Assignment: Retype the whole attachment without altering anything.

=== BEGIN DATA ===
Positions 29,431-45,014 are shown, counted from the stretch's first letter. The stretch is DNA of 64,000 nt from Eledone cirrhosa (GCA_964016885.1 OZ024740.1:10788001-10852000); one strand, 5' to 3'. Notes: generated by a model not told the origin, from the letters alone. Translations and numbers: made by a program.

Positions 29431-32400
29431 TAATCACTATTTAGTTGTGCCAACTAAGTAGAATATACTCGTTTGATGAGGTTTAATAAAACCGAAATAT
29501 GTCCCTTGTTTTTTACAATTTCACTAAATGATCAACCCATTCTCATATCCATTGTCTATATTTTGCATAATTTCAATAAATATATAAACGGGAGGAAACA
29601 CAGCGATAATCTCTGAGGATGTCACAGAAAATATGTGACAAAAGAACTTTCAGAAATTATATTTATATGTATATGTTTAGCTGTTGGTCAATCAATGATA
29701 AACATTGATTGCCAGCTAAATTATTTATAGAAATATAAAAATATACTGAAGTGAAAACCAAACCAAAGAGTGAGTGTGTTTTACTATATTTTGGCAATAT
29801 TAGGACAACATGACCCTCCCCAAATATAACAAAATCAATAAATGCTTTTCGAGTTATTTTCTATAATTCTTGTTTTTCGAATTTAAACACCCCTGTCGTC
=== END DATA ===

Positions 29,431-45,014 are shown, counted from the stretch's first letter. The stretch is DNA of 64,000 nt from Eledone cirrhosa (GCA_964016885.1 OZ024740.1:10788001-10852000); one strand, 5' to 3'. Notes: generated by a model not told the origin, from the letters alone. Translations and numbers: made by a program.

Positions 29431-32400
29431 TAATCACTATTTAGTTGTGCCAACTAAGTAGAATATACTCGTTTGATGAGGTTTAATAAAACCGAAATAT
29501 GTCCCTTGTTTTTTACAATTTCACTAAATGATCAACCCATTCTCATATCCATTGTCTATATTTTGCATAATTTCAATAAATATATAAACGGGAGGAAACA
29601 CAGCGATAATCTCTGAGGATGTCACAGAAAATATGTGACAAAAGAACTTTCAGAAATTATATTTATATGTATATGTTTAGCTGTTGGTCAATCAATGATA
29701 AACATTGATTGCCAGCTAAATTATTTATAGAAATATAAAAATATACTGAAGTGAAAACCAAACCAAAGAGTGAGTGTGTTTTACTATATTTTGGCAATAT
29801 TAGGACAACATGACCCTCCCCAAATATAACAAAATCAATAAATGCTTTTCGAGTTATTTTCTATAATTCTTGTTTTTCGAATTTAAACACCCCTGTCGTC